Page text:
Musical coincidences # 93

March 10, 2011

Today’s coincidence may be a tad small, but it’s stuck in my brain and I feel the need to tell you about it.

This coincidence came about because of a recent visit to Sal Nunziato’s Burning Wood blog (Hi, Sal!). Sal’s a huge fan of Roy Wood and was terribly excited when he heard about a previously unreleased track from 1976. Unfortunately, as soon as he heard it, Sal was left thoroughly unexcited. (I guess it might be more accurate to say that Sal was dismayed with what he heard.)

I had a listen to the track, and didn’t think anything of it while it was playing (it just is what it is), but there was a melody tucked in there that fired up a few neurons in my noggin.

Here’s the melody:

Roy Wood & Wizzard – “French Perfume” (1976) (excerpt)


It hit me in a flash that those notes are the same notes that make up the opening melody in “Swanee River”*. It’s the bit that goes “Way down upon the Swan…” but without the “…ee River” high melody leap (it’s called an octave jump) at the end of the phrase.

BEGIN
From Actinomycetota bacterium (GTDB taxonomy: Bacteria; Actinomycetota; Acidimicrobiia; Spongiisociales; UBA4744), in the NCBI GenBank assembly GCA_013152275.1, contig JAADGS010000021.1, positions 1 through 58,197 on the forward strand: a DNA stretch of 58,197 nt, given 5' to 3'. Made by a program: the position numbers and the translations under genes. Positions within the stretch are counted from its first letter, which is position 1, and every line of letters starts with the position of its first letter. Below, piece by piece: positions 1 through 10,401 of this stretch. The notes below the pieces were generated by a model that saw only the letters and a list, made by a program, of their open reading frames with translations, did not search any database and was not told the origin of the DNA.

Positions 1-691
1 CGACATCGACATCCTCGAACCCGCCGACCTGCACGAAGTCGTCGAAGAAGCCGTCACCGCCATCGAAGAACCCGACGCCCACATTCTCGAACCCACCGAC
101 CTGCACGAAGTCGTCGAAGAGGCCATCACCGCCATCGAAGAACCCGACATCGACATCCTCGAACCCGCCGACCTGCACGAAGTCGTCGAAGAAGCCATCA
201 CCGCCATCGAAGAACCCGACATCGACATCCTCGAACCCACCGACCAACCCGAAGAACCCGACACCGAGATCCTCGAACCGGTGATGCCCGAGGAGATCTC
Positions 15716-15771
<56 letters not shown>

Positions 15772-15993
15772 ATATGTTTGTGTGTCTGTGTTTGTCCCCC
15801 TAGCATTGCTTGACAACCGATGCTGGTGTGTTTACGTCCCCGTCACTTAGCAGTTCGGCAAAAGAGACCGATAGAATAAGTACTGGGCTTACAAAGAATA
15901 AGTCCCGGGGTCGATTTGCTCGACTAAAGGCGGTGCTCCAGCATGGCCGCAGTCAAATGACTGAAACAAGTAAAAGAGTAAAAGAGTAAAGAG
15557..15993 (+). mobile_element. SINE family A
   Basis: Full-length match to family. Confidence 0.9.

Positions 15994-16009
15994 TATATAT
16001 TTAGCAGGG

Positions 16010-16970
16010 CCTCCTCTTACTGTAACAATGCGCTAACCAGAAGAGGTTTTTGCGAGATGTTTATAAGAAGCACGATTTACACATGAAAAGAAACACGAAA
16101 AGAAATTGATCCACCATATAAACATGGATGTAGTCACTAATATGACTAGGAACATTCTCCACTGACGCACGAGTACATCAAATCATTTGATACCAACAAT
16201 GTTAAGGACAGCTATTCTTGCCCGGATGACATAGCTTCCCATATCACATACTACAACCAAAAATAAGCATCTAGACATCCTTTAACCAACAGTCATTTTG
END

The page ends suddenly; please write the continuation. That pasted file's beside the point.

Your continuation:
I couldn’t find a decent version of “Swanee River” that was at a suitable tempo (i.e., slow) or in the right key (D major), so I recorded a piano doing the melody. That way, you can hear it isolated and say to yourself “Oh, yeah – that is the start of ‘Swanee River’…”:

Old Folks At Home (Swanee River)” (excerpt)


Now if you’d care to go back to the Roy Wood excerpt you’ll hopefully hear the similarity.

If you’re the kind of person who doesn’t believe something unless they see it in black-and-white, this is a) what Roy sings and b) the opening melody of “Swanee River” (I’ve greyed out the notes that Roy doesn’t sing):

Here’s the full version of Roy’s song. The “Swanee River” bit occurs at 0:43 (or 0:43.453 if you want to be exact):

Roy Wood & Wizzard – “French Perfume” (1976)


And here’s the full phrase of “Swanee River”‘s opening line (i.e., “Way down upon the Swanee River”) – all two bars of it:

Old Folks At Home (Swanee River)” (excerpt)


(*I had no idea that the song’s not called “Swanee River” at all, nor has it ever been – it’s actually “Old Folks At Home“.)